Yup, it does happen from time to time. Someone thinks they can pull one over on unsuspecting users. This one is almost official-looking and if you aren’t the suspicious type, might even trick you into into clicking on the link within it. Here’s an example of its content:
From: Support yourdomain.com (It inserts your domain but actually comes from email@example.com)
re: Your e-mail account has exceeded its storage limit.
Hi [[-Email-]] ,
Your E-mail account ( [[-Email-]] ) with us is outdated and will be closed.
We strongly recommend you to upgrade your mail quota and avoid unwanted interruptions
For your safety we will temporary suspend your account after 24 hours of receiving this message if the verification is not yet completed
|Upgrade your Storage now|
[[-Domain-]] will always Help you fight against scam and spam mails
Case Details: 888284930
[[-Domain-]] (c) 2020
If you receive an email that looks similar to this example DO NOT click on the link it provides. The link is not official as it is a spoof of a google address and is commonly used to install malware or to fish for live email addresses to sell to disreputable organizations.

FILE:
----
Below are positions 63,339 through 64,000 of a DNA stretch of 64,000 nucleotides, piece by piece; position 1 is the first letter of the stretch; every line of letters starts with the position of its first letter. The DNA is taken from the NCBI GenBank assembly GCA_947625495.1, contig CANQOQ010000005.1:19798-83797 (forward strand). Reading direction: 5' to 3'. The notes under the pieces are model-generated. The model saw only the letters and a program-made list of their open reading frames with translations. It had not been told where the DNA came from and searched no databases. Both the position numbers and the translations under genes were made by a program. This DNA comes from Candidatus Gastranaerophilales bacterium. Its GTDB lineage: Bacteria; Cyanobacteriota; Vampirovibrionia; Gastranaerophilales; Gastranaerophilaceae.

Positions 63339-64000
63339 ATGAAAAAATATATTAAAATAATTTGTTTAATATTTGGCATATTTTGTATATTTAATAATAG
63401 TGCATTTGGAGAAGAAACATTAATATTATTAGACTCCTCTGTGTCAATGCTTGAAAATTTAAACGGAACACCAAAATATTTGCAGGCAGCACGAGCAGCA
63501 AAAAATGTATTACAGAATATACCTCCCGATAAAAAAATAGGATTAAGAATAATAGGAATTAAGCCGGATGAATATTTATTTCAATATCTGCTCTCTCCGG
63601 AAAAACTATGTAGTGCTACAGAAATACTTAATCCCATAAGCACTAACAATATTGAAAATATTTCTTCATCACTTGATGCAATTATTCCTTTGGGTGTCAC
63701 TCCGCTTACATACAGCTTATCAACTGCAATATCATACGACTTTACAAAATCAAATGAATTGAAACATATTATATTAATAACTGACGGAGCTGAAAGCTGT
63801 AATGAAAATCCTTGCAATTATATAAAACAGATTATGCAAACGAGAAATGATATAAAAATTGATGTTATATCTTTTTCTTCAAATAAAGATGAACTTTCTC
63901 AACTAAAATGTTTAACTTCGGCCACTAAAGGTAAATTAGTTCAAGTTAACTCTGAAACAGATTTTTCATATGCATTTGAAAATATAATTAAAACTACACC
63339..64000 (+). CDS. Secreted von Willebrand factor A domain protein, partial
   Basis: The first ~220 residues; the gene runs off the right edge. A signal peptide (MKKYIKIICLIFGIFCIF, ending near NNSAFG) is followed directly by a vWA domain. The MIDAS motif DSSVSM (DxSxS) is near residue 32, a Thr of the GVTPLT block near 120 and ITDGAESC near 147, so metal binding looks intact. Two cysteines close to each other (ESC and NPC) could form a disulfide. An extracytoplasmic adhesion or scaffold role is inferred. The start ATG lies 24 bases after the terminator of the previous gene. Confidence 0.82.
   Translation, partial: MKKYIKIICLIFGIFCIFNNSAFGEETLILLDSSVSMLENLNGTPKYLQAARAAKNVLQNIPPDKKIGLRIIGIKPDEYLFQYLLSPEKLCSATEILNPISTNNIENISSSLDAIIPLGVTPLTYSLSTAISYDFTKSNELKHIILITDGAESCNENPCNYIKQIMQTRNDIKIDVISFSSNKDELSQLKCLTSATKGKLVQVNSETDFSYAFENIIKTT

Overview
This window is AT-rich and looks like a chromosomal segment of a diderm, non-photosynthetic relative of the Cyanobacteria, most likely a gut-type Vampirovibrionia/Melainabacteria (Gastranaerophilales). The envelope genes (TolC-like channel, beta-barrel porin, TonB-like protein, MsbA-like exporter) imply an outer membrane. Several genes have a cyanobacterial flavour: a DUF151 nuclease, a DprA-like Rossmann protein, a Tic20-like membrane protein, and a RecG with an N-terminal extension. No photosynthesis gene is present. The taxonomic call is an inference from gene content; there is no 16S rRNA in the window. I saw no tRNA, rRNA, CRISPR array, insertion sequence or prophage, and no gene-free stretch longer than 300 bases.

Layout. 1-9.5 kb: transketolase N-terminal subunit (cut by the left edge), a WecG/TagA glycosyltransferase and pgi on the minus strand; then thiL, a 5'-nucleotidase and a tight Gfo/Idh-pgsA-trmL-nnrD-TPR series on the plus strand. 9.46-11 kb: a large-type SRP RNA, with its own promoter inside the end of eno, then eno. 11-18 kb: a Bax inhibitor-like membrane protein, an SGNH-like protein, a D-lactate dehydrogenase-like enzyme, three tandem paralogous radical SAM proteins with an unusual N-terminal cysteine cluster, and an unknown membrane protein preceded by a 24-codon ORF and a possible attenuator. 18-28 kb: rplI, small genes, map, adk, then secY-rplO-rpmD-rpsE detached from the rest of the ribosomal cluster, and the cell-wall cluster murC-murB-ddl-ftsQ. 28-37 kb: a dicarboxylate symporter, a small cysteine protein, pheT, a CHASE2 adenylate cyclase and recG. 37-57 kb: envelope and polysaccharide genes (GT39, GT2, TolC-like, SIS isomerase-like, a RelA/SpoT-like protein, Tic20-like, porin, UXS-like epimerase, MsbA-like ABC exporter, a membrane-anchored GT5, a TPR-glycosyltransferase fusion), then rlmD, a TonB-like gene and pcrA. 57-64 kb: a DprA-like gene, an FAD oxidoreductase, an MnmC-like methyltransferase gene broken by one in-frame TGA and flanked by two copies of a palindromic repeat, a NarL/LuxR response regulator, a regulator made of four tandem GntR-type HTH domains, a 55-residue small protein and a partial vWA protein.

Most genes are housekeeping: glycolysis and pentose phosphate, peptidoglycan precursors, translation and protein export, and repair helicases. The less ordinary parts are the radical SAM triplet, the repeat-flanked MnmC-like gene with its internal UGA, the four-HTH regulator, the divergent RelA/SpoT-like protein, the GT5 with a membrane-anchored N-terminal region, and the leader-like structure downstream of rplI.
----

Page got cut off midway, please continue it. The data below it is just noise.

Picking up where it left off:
If your address is provided to you by us as a part of your hosting, not only are you not exceeding your limit but, your account will NEVER be considered outdated forcing a reply from you as an action. If there is ever an issue, we will contact you directly.
(Pro Tip: When the subject does not match the issue listed in the body of the email; that’s a good sign someone is trying to give you a broad enough reason to be concerned.)
We are discussing in the background taking action against this particular spamming attempt as it is coming from an identifiable domain. If you do receive one of these e-mails mark it as SPAM and forward it to the Google Abuse Center https://www.wikihow.com/Report-a-Gmail-Account. That rarely leads to a single entity being held accountable but, could help to eliminate whatever list is being worked right now.
Keep yourself safe. If you ever receive an unexpected email, always be suspicious.